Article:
Closely entangled with CZY WRK is the coworking space SUPERMARKT, which is recognized as one of the key players of the German platform cooperative movement. The group’s conferences and workshops like “Co-op Futures” (June 2017), “Platform Co-ops — Start your own!” (Dec. 2016), and “Community Value” (Sept. 2016) regularly bring together local and international influencers. Another flagship in the Berlin coworking scene is Betahaus (meaning “beta house”). Established in 2009, it offers various rooms, event spaces, and woodworking facilities, where a lively maker community found its origins. Still quite new, the Agora community’s spin-off CRCL hosts a coworking space and a community garden.

5. Money

The nonprofit organization Mein Grundeinkommen (“my universal basic income”) raffles off unconditional basic incomes of 1.000 €/month. Each person who wins receives a monthly transfer for the duration of one year, so 12.000 € in total. The team is interested in finding out what happens, if a society has the financial resources to focus on life-goals rather than on just basic needs. As of now the project has fulfilled the dreams of 105 universal basic income winners who are eating more healthy food, able to afford education, travel, and save.

Photo of the Mein Grundeinkommen team, courtesy of Christian Stollwerk

6. Communities

Das Baumhaus (“The treehouse”) is an open socio-cultural project connecting, inspiring, and empowering its members and local changemakers working for transition to sustainability. The project space was crowdfunded and collaboratively developed by more than 300 people of the community. Nowadays the team fosters the community with regular cooking sessions, concerts, workshops, and other events like the yearly Emergent Berlin gathering.

Photos of the space, community dinner, and concert, courtesy of Das Baumhaus

Another excellent example for a thriving community in Berlin is Prinzessinnengarten (“princess garden”). After occupying some wasteland in the center of the city in 2009, the group — along with friends, activists, and neighbors — cleared away rubbish, built transportable organic vegetable plots, and reaped the first fruits of their labor. Thanks to the openness and entrepreneurial skills of the team, the urban garden gives room to a self-managed, cozy restaurant underneath the trees. The restaurant is supplied by vegetables and herbs grown in the garden. There’s also a nursery, beekeeping area, repair workshops, flea markets, and an access point to pick up LEIHBAR items. It also features several spin-offs like Material Mafia, a recycling project for construction material.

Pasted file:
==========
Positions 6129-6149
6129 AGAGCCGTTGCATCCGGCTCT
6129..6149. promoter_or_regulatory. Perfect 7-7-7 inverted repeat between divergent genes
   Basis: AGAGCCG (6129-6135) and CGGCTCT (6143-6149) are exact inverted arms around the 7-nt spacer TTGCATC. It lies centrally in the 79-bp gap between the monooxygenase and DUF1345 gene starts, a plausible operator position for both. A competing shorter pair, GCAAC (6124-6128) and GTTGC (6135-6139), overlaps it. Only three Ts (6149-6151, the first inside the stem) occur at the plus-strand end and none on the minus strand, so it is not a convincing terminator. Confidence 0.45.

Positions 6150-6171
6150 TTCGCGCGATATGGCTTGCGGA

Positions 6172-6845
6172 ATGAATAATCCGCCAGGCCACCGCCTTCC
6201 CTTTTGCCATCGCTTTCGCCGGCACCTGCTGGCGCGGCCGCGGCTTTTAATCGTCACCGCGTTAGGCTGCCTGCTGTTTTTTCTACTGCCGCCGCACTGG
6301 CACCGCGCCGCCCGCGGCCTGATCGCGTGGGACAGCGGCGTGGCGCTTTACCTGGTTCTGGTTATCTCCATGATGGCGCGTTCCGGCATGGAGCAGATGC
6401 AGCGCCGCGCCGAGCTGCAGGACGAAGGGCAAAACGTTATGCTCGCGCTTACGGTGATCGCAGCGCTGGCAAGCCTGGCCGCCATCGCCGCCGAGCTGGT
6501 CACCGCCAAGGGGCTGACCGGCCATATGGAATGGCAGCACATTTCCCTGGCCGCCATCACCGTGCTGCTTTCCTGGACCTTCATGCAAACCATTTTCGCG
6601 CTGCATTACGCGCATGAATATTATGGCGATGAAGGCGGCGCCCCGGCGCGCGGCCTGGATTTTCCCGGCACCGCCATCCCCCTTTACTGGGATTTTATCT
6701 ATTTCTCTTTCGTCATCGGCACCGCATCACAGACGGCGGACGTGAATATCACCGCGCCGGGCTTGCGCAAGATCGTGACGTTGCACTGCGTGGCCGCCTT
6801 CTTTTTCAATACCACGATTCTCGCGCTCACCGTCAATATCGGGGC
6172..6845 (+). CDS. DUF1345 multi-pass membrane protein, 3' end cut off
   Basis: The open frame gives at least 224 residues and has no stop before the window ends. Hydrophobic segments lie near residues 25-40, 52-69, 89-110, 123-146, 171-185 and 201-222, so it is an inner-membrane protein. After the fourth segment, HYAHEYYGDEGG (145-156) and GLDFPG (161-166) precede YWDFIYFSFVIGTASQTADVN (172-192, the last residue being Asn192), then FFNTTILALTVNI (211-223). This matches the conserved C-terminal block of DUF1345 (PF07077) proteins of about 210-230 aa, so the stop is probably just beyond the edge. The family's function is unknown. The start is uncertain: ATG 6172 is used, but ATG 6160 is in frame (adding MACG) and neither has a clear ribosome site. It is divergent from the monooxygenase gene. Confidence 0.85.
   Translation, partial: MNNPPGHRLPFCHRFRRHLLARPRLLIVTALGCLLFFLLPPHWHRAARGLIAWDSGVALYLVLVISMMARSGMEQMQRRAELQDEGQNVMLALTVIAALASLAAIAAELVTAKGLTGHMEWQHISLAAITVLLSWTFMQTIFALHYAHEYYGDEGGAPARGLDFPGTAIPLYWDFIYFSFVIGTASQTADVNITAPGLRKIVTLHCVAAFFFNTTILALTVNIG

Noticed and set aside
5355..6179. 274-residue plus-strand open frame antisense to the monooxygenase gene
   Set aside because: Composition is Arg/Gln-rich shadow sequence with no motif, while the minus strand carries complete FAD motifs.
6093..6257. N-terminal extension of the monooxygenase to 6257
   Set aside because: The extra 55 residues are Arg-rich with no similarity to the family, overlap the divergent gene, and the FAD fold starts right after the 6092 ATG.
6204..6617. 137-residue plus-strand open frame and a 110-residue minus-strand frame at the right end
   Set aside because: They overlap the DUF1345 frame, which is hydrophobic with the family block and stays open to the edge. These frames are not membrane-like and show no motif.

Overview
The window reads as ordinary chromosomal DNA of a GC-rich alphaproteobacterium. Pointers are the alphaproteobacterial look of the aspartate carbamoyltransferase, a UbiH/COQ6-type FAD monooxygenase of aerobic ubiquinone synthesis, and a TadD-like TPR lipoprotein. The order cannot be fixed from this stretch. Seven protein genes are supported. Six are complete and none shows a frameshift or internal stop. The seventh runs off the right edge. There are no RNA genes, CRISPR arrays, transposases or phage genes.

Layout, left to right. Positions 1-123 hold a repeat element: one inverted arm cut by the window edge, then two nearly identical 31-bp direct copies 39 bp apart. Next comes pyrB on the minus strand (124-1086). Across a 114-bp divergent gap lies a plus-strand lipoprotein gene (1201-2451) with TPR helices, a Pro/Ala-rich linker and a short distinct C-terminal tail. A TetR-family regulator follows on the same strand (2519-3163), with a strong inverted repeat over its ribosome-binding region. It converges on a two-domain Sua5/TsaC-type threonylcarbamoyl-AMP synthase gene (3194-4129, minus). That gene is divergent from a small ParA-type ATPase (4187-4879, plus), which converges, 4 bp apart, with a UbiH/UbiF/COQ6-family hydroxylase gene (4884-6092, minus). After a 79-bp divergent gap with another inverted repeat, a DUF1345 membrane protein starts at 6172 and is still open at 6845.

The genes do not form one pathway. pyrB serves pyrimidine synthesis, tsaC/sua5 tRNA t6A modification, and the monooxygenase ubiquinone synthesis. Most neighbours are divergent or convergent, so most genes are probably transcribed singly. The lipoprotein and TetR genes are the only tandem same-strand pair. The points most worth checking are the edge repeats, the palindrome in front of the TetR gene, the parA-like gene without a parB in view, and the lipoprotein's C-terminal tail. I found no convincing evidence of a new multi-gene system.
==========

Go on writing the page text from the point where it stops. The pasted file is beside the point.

Photos of Prinzessinnengarten: community gardening, nursery and plant sale, neighborhood event, courtesy of Marco Clausen 

7. Bottom-up mass movements

Driven by its own bottom-up community building over the last couple of years, Jolocom focuses on establishing private key applications that allow users to connect to online networks and manage private data to be shared with the platform at the same time. The principle of “own your data” is maintained on a blockchain. Similarly Resonate is a blockchain-based service for streaming music that is cooperatively owned by the people who make it great: musicians, fans, and developers. Both examples show how network value can be distributed among the community to generate new benefits like privacy, cost-effective access for users, and fair payments for producers.

Photo of demonstration for safer bicycle lanes courtesy of press archive Volksentscheid Fahrrad

The list of interesting projects could go on and on, because the collaborative ecosystem draws its power from people who question the status quo. This practice is not just common for the sharing movement, but for general bottom-up cases in Berlin. It explains why Volksentscheid Fahrrad (meaning “referendum bicycle”), the civil society’s answer to the mobility and bicycle policy of the city administration, has been very successful. The campaign has received 100,000 signatures from bicycle enthusiasts who are demanding better bicycle lanes, bicycle parking spaces, and car-free zones. One step behind, but promising as well is the movement BürgerEnergie Berlin (“civil energy Berlin”) reaching out to purchase the Berlin electricity grid.

Photo of a demonstration for residents to purchase the electricity grid courtesy of BürgerEnergie Berlin

Please visit Berlin and experience our local collaborative economy. I’ll be happy to guide you through the ecosystem.

Header graphic courtesy of Andreas Arnold